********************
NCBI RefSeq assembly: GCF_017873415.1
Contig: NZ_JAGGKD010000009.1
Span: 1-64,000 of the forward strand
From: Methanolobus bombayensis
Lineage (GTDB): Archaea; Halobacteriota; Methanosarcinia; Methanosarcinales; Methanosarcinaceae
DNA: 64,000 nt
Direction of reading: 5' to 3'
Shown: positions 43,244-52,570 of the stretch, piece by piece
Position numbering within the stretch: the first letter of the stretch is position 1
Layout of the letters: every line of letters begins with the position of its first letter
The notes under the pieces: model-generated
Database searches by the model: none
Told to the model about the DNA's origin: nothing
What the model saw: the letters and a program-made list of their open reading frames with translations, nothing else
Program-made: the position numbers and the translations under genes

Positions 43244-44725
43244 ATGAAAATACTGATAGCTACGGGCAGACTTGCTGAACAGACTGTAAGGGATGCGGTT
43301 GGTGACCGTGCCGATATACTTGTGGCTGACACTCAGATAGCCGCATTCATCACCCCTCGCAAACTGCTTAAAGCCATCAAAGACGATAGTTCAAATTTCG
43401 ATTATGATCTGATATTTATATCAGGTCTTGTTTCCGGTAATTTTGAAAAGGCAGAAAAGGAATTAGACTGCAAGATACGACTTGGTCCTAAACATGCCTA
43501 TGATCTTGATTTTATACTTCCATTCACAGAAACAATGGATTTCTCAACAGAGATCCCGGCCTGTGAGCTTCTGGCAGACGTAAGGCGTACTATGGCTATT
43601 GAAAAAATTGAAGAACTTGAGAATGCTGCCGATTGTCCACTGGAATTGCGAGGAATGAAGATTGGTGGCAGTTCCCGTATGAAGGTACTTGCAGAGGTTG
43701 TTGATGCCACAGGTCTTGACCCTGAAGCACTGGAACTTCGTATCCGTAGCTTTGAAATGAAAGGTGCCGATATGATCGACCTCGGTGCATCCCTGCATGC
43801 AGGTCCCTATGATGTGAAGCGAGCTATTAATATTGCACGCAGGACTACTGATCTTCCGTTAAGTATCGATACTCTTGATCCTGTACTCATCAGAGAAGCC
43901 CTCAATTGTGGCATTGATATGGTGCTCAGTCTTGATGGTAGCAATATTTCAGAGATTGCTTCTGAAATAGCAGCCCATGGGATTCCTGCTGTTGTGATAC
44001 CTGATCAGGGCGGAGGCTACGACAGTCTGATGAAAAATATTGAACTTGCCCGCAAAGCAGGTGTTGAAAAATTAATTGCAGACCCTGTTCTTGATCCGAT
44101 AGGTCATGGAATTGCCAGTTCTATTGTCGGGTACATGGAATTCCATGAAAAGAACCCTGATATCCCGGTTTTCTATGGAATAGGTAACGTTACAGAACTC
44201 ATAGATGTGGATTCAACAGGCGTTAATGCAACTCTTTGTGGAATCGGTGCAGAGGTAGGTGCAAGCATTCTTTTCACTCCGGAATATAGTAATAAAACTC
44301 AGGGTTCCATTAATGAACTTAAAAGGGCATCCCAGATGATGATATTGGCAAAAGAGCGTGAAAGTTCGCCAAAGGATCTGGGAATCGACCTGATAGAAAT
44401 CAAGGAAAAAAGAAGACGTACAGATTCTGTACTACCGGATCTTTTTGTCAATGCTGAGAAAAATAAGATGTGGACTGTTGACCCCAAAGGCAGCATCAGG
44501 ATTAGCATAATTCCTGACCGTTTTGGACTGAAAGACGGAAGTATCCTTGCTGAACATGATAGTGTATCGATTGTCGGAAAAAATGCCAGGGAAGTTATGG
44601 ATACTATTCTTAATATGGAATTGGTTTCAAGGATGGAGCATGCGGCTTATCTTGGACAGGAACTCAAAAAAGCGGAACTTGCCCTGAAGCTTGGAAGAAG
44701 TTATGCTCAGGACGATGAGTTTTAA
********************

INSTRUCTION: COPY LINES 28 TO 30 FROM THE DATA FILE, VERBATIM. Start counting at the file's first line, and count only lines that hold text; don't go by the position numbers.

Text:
44301 AGGGTTCCATTAATGAACTTAAAAGGGCATCCCAGATGATGATATTGGCAAAAGAGCGTGAAAGTTCGCCAAAGGATCTGGGAATCGACCTGATAGAAAT
44401 CAAGGAAAAAAGAAGACGTACAGATTCTGTACTACCGGATCTTTTTGTCAATGCTGAGAAAAATAAGATGTGGACTGTTGACCCCAAAGGCAGCATCAGG
44501 ATTAGCATAATTCCTGACCGTTTTGGACTGAAAGACGGAAGTATCCTTGCTGAACATGATAGTGTATCGATTGTCGGAAAAAATGCCAGGGAAGTTATGG